How to use piggybacking to boost a lot the value of your social network.
Metcalfe’s law is a theoretical informatics statement that says that “the value of a telecommunications network is proportional to the square of the number of connected users”. It was first formulated in 1993 by George Gilder and is often used to describe network effects. Its name comes from Robert Metcalfe who created Ethernet. It basically means that the strength of a social network grows a lot when its number of users increases a little.
What you should care about when creating any kind of social network is not its number of users but the amount of connections between them. That is where the real value is. It is not obvious at first, but it is actually kind of logical after all. Facebook is not good because of its features, Facebook is great because all your friends are already on it. Having a phone is cool because you can actually call people with it and that is probably why the French Minitel (which was maybe better technologically speaking) has never been a success. Finally, if everybody had an email address but nobody sent any email ever, the value of “emailing” would be zero. The only growth rate you need to take into account to understand the engagement of your customers is not the increase in the number of users but the growth of the number of interaction between them.
In this article, we will call social network any kind of product that creates one-to-one relationships between users. So we will not only consider apps such as Facebook, Twitter or Instagram but also more classical communication media such as the cell phone network, emails, online payment… We could make a far more precise and detailed study, considering all the cases and variables possible but this article is just a simplification of the reasoning.
Now, let’s do some math! We can consider two kinds of social networks. First, the ones like Facebook, and Linkedin. We can call them friendly-social networks. In this case, the relation between two users is bilateral. If user A is friend with user B, then and only then user B is friend with user A. For this kind of network, the total number of potential relations among a set of n users is n(n-1)/2 (We assume that a user can’t be friend with himself).
The other sort of social network could be called following-social networks. It involves products such as Twitter, mail services, and Paypal. If user A follows user B, it does not necessarily means that user B will follow user A. Similarly, if you mail a friend, it sadly does not mean that your friend will mail you back. Even more sadly, if you send some money to someone with Paypal, you will not get the same amount of money back. Here, the number of potential connections is n(n-1) because each set of two users can create two connections (one in each way).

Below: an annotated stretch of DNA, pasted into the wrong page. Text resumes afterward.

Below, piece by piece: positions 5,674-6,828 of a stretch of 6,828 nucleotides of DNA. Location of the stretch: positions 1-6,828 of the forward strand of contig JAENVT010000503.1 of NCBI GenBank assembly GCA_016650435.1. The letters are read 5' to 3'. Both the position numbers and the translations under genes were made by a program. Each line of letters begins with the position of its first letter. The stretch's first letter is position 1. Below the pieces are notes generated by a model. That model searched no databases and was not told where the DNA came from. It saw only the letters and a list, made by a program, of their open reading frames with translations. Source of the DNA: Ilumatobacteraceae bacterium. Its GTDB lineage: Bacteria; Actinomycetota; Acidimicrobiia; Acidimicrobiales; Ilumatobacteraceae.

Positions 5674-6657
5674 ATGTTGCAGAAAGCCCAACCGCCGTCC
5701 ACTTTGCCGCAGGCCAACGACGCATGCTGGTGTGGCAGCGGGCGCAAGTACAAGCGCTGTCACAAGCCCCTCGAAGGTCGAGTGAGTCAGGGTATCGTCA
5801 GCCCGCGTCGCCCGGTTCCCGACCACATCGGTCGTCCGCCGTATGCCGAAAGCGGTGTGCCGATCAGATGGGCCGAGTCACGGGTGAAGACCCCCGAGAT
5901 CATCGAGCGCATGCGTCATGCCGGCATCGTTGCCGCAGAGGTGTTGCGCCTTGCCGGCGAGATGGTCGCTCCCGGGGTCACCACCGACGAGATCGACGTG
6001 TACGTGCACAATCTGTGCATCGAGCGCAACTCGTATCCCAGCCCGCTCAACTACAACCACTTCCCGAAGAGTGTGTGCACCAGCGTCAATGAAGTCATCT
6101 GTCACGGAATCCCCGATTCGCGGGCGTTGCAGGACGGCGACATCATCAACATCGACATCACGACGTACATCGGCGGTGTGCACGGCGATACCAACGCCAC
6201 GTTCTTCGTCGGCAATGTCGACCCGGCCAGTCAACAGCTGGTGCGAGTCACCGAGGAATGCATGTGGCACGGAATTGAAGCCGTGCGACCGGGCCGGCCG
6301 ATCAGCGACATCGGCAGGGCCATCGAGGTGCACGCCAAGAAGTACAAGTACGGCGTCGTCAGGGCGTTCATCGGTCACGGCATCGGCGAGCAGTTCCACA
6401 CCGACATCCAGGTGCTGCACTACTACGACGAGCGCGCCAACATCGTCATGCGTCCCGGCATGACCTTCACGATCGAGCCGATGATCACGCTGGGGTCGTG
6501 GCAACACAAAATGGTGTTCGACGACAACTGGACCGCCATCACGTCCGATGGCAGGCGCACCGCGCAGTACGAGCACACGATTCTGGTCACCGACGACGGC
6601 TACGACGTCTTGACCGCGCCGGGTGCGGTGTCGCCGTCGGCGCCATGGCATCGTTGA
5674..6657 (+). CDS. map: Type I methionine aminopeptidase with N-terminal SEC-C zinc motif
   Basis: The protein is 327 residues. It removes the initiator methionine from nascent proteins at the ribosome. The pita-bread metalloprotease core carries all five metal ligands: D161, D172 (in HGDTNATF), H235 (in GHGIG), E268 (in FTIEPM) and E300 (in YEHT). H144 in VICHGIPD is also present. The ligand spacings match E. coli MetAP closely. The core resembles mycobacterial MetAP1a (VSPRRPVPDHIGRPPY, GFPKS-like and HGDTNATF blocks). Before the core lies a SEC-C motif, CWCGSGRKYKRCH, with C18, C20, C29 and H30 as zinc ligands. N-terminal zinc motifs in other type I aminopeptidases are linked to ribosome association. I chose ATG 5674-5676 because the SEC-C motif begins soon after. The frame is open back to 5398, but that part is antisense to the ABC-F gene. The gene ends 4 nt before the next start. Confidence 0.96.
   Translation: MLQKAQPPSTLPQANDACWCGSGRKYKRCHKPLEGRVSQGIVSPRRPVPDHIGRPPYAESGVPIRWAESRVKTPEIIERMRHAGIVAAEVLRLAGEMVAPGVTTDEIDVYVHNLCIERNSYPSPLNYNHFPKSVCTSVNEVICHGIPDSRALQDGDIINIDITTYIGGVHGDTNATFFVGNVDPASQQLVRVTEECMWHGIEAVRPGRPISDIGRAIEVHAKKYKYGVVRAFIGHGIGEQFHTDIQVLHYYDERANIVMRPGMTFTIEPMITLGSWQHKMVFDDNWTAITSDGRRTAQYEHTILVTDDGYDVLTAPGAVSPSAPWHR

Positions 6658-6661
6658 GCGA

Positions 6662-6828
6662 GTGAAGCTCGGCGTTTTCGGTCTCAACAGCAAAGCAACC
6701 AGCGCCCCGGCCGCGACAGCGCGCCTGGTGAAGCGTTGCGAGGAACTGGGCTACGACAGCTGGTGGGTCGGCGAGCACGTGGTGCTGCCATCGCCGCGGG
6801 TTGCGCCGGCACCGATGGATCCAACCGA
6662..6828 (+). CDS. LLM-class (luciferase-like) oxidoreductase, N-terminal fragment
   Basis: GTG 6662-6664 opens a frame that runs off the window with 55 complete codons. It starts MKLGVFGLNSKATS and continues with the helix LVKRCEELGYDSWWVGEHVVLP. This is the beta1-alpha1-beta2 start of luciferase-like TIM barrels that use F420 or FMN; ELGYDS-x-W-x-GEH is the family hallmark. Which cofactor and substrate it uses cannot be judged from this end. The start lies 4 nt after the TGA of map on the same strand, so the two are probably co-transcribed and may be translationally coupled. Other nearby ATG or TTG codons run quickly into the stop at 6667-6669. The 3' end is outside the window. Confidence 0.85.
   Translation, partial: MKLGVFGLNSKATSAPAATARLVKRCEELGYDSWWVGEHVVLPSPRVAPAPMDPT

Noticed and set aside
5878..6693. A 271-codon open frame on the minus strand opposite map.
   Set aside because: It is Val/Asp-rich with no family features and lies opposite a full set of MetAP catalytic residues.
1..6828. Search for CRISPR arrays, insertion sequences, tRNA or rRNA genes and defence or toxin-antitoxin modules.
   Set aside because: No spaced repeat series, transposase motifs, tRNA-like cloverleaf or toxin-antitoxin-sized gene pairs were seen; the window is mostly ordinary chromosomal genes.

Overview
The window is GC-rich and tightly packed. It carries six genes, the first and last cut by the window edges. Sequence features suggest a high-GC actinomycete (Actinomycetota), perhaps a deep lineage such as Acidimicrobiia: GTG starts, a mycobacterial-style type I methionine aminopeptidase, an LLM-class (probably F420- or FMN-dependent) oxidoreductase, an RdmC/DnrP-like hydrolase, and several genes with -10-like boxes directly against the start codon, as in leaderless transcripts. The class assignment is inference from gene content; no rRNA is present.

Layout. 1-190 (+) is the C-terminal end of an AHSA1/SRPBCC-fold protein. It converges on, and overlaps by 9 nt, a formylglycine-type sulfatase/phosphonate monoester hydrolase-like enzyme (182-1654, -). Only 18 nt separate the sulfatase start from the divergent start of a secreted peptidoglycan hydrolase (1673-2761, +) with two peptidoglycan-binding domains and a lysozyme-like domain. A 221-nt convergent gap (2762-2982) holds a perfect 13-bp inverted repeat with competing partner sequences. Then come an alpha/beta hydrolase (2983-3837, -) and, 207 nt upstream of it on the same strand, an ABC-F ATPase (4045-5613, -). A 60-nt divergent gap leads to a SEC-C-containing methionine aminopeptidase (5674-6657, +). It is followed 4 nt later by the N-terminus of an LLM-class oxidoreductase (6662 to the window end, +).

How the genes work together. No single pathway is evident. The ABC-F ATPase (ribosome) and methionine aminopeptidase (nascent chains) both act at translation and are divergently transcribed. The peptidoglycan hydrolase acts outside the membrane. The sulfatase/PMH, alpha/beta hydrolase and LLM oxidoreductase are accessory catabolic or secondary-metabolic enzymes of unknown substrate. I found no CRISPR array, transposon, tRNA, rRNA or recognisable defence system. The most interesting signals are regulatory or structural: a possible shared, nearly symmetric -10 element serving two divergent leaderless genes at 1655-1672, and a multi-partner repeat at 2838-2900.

In both cases, the total number of potential connections between users is proportional to n^2. When the user base of a social network grows by 2x, its value increases by 4x.
There are two direct implications to this:
- For a big network, the total number of connections (so the value of the network) will be huge. It is the part of the Metcalfe’s law we always talk about. That is why Facebook is so big and powerful, as an example.
- For very small networks (the ones we always forget to talk about), the total number of connections will be extremely low and the growth of its value will be very slow. Our goal in this article will be to understand why it is so and how to boost this number of potential connections and, consequently, the value of the network you are creating.
First of all, let’s consider your segment market is… well, a segment. The green bar represents your market share and the red part the part of the market you still need to conquer.
Now, let’s take two of these bars and make a graph out of them.
The green area then depicts all the potential connections your users can actually make inside the network: that is people from your the network they can reach directly: it can be two people becoming “friends”, the sending of a message, a transaction… The red part shows all the potential connections that could eventually be made in your total available market.
We can quickly deduce that the value of the network is proportional to this green area.
Now, let’s see why the assumptions we made earlier are way more important than they appear to be by considering the following graphs.
On the left graph, the market share is about 3%. On the right graph, it is about 95%. So if the number of users of the right graph is 30 times higher, the total value of the network is almost 1000 times bigger. Most of the time, when you create a social network of any kind, you are in the first situation at the beginning. Your users will only be able to communicate with people who are also using the network.